Effects of Conventional Mechanical Ventilation Performed by Two Neonatal Ventilators on the Lung Functions of Rabbits with Meconium-Induced Acute Lung Injury
Acta Medica Martiniana
Severe meconium aspiration syndrome (MAS) in the neonates often requires a ventilatory support. As a method of choice, a conventional mechanical ventilation with small tidal volumes (VT<6 ml/kg) and appropriate ventilatory pressures is used. The purpose of this study was to assess the short-term effects of the small-volume CMV performed by two neonatal ventilators: Aura V (Chirana Stara Tura a.s., Slovakia) and SLE5000 (SLE Ltd., UK) on the lung functions of rabbits with experimentally-induced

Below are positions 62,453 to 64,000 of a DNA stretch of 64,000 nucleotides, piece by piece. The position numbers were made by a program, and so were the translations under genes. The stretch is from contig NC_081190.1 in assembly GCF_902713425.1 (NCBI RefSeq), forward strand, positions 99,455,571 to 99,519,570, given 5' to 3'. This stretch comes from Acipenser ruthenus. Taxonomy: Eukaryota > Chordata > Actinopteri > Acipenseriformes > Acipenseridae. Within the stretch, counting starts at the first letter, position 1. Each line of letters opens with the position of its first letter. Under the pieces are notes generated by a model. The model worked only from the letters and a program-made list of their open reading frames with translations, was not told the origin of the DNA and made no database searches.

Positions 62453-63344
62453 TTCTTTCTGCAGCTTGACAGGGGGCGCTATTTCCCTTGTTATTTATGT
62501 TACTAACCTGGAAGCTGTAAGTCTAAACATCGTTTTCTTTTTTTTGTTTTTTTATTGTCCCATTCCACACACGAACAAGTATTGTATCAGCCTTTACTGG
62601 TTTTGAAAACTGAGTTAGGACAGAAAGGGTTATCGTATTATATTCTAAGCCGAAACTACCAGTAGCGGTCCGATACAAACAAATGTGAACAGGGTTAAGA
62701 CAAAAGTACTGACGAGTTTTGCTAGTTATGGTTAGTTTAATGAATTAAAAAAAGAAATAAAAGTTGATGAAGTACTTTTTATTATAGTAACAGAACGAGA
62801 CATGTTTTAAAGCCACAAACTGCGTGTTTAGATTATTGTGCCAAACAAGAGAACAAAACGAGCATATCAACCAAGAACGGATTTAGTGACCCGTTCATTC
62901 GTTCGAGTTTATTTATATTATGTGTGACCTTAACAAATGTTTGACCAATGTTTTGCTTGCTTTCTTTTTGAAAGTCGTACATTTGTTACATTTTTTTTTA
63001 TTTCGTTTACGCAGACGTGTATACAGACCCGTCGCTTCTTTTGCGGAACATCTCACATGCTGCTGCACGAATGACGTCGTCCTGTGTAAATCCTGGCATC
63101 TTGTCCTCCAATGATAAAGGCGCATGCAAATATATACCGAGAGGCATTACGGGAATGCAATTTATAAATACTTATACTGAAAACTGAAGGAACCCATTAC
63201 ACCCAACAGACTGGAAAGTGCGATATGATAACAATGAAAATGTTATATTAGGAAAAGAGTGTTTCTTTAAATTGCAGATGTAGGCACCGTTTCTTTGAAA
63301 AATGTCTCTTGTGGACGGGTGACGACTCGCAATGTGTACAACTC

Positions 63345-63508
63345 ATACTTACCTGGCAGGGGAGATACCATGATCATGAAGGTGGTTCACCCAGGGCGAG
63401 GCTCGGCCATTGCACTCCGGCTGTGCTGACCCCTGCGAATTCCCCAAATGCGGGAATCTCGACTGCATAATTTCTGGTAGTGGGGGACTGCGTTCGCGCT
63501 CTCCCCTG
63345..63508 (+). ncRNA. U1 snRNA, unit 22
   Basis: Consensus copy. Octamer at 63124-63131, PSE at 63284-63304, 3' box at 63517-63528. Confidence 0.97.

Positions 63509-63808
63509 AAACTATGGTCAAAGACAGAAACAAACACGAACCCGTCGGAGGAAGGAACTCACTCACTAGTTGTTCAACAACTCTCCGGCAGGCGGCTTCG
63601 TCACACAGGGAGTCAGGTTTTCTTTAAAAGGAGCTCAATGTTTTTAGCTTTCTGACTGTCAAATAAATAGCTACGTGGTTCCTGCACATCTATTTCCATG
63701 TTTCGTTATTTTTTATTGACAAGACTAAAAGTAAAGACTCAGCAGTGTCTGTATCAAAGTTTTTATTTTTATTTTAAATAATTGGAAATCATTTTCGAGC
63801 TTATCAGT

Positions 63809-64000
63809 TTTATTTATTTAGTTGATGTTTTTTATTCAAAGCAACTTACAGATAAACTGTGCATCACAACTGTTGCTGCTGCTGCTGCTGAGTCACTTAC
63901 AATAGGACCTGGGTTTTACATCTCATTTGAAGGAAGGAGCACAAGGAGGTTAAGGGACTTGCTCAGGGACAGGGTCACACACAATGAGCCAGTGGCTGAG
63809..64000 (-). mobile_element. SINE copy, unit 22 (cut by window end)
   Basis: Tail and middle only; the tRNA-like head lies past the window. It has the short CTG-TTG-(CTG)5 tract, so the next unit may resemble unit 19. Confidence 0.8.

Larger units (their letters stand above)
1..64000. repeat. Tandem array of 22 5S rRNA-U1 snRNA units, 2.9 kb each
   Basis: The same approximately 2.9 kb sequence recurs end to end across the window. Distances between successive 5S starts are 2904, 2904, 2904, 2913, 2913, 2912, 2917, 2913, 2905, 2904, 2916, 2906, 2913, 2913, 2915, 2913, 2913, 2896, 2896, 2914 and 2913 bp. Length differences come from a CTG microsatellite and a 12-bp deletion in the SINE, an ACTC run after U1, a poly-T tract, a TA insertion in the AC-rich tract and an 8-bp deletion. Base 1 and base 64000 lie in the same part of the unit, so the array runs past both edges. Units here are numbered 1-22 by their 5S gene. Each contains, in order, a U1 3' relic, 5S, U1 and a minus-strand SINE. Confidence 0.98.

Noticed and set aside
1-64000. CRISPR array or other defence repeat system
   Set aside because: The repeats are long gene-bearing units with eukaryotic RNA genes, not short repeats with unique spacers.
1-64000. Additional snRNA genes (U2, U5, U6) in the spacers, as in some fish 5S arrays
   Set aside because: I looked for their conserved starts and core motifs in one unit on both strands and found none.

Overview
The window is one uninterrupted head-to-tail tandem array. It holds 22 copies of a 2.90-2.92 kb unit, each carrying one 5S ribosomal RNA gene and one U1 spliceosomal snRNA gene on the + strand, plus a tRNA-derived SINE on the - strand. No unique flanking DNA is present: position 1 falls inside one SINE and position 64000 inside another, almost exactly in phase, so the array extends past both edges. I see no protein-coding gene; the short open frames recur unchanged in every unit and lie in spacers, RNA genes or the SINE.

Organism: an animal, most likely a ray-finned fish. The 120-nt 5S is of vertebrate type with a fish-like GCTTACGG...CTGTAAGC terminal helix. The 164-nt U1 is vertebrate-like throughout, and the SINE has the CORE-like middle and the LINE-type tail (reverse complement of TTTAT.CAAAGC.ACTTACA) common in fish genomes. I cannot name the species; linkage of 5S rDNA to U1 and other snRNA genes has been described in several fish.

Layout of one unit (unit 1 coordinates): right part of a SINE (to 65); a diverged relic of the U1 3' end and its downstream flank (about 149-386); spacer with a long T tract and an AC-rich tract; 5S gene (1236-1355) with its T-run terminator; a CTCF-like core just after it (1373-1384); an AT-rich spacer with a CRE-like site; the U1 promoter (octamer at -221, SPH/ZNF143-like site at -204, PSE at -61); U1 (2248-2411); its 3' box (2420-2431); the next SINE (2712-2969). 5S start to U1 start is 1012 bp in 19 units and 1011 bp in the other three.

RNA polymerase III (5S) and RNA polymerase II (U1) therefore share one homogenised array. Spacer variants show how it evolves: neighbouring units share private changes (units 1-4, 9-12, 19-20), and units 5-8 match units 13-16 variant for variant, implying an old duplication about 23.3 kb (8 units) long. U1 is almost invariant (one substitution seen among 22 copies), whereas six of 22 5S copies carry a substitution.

... AS and to estimate whether the newly developed neonatal version of the ventilator Aura V is suitable for ventilation of the animals with MAS. In the young rabbits, a model of MAS was induced by an intratracheal instillation of a suspension of neonatal meconium (4 ml/kg, 25 mg/ml). After creating the model of MAS, the animals were ventilated with small-volume CMV (frequency 50/min, VT <6 ml/kg, inspiration time 50 %, fraction of inspired oxygen 1.0, positive end-expiratory pressure 0.5 kPa, mean airway pressure 1.1 kPa) performed by ventilator Aura V (Aura group, n=7) or ventilator SLE5000 (SLE group, n=7) for additional 4 hours. One group of animals served as healthy non-ventilated controls (n=6). Blood gases, oxygenation indexes, ventilatory pressures, lung compliance, oxygen saturation and total and differential white blood cell (WBC) count were regularly determined. After euthanizing the animals, a left lung was saline-lavaged and total and differential counts of cells in the bronchoalveolar lavage (BAL) fluid were determined. A right lung was used for estimation of lung edema formation (expressed as a wet/dry weight ratio) and for analysis of concentrations of pro-inflammatory cytokines (IL-1β, IL-8, TNF). The cytokines were measured also in the blood plasma taken at the end of experiment. Meconium instillation seriously worsened the gas exchange and induced inflammation and lung edema formation. In the Aura group, slightly lower concentrations of cytokines were found and better gas exchange early after creating the MAS model was observed. However, there were no significant differences in the respiratory parameters between the ventilated groups at the end of experiment (P>0.05). Concluding, the newly developed neonatal version of the ventilator Aura V was found to be fully comparable to widely used neonatal ventilator SLE5000. Results provided by Aura V in CMV ventilation of rabbits with meconium-induced acute lung injury suggest its great potential also for future clinical use, i.e. for ventilation of the neonates with MAS.